Remember What Six Sigma Did to 3M?

"We've had management by objective and total quality management. Now it's time for the latest trend in business methodology: management by data.

"The success of enterprises as diverse as Harrah's Entertainment, Google, Capital One Financial and the Oakland A's has inspired case studies, books and consultants promising to help executives outpace rivals by collecting more information and analyzing it better. There is much to be said for the approach...

"Running a complex enterprise can't be reduced to a spreadsheet, however. Even the most detailed statistical analysis has limitations, as [Professor Robert] Sutton acknowledges.

"For one, conditions may change, rendering the analysis misleading. Thomas H. Davenport, a management professor at Babson College and co-author of 'Competing on Analytics: The New Science of Winning,' says such change helps explain why so many sophisticated lenders and investors got burned by the downturn in subprime mortgages. For years, default rates followed a predictable pattern based on the borrower's credit score. Last year, that pattern changed slightly and many lenders didn't adjust.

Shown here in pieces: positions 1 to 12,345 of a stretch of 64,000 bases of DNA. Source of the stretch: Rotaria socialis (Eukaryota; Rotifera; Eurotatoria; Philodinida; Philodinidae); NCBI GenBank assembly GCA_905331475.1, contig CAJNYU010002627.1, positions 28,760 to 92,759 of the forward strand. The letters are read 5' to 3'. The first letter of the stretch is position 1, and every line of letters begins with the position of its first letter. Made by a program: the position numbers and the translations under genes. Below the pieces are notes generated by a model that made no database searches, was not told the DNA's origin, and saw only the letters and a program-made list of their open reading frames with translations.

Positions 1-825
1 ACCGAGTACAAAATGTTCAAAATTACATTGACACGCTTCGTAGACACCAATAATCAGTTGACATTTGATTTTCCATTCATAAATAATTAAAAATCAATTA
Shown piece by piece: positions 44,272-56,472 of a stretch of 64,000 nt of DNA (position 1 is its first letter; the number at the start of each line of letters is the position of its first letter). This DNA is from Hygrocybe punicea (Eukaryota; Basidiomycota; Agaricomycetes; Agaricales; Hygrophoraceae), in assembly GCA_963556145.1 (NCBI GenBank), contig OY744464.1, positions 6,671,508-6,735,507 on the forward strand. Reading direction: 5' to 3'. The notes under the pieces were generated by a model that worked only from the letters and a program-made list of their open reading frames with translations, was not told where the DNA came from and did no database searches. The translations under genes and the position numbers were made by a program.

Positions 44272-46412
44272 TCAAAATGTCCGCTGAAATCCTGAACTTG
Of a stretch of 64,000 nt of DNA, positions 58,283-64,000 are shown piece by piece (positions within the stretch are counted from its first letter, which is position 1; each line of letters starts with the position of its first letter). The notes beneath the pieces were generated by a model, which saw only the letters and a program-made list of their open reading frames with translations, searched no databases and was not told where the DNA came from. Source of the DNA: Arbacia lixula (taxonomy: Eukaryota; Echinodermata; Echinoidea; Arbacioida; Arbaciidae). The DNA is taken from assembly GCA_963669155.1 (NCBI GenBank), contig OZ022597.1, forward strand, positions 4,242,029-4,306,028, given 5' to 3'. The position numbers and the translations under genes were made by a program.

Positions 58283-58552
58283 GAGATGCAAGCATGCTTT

"Jeffrey Pfeffer, Mr. Sutton's colleague and co-author, offers a more insidious pitfall: Managers can be so focused on perfecting today's business that they lose sight of tomorrow's...

"That helps explain why companies seem invulnerable one minute and aimless the next. For a decade, Dell captured an increasing share of sales and profits in the PC industry by mastering supply-chain logistics. But Dell couldn't diversify its business, making it vulnerable once Hewlett-Packard matched its expertise.

"The real trick, then, is to combine these skills, gaining advantage by analyzing today's problems while looking creatively for tomorrow's opportunities. That's a tough combination, like juggling while riding a unicycle."

(“Now, It's Business By Data, but Numbers Still Can't Tell Future.” by Scott Thurm. Wall Street Journal: July 23, 2007. pg. B.1)

THEY SAY, "Find me a left-brainer who's good with their right brain, or a right-brainer who's good with their left, and I'll hire them in a minute." Surely, we can develop our whole selves for balancing both.

No comments: